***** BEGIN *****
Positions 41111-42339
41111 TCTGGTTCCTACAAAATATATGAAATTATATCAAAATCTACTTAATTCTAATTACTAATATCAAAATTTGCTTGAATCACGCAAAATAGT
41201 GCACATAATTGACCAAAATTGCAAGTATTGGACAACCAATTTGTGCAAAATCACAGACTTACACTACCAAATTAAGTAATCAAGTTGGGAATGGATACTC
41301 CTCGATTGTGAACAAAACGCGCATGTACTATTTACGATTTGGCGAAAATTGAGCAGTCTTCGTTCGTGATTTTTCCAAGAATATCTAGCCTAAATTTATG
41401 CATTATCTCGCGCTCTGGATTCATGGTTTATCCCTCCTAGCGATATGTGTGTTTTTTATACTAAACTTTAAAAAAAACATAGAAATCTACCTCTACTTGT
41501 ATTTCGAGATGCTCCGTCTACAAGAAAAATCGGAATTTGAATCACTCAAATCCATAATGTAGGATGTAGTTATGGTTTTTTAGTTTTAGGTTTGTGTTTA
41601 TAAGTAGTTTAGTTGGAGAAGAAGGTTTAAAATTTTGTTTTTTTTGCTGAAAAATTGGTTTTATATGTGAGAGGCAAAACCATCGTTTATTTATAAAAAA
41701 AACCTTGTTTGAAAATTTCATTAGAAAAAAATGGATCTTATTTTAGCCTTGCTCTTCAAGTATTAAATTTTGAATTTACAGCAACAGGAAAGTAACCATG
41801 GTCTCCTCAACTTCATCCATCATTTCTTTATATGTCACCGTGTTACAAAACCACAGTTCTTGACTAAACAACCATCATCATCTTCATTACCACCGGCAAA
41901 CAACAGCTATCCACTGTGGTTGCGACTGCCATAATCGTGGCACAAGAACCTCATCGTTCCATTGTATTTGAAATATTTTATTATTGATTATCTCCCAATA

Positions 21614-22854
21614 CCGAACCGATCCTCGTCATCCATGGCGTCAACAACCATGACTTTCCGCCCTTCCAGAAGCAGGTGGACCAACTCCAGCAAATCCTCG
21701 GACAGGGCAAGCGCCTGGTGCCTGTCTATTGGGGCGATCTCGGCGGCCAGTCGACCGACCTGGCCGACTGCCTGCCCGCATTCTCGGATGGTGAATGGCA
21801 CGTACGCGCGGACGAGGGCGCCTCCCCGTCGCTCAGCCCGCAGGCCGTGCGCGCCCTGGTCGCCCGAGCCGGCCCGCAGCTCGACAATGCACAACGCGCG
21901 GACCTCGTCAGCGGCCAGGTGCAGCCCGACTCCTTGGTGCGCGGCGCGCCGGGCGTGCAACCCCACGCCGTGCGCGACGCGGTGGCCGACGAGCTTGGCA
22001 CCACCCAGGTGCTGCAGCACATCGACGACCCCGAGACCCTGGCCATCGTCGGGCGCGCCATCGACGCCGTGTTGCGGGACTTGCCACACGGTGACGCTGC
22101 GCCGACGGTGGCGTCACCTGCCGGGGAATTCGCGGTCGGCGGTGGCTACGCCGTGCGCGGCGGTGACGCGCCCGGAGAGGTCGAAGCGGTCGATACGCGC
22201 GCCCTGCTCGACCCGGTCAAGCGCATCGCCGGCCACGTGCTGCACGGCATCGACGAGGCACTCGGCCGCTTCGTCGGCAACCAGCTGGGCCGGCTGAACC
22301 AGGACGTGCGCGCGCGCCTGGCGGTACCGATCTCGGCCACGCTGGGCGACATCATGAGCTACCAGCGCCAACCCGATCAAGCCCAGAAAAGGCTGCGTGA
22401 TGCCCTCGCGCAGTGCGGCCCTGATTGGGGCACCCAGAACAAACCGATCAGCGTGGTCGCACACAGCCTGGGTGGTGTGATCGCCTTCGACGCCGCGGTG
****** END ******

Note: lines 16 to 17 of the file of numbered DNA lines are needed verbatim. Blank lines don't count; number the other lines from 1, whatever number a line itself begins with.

22001 CCACCCAGGTGCTGCAGCACATCGACGACCCCGAGACCCTGGCCATCGTCGGGCGCGCCATCGACGCCGTGTTGCGGGACTTGCCACACGGTGACGCTGC
22101 GCCGACGGTGGCGTCACCTGCCGGGGAATTCGCGGTCGGCGGTGGCTACGCCGTGCGCGGCGGTGACGCGCCCGGAGAGGTCGAAGCGGTCGATACGCGC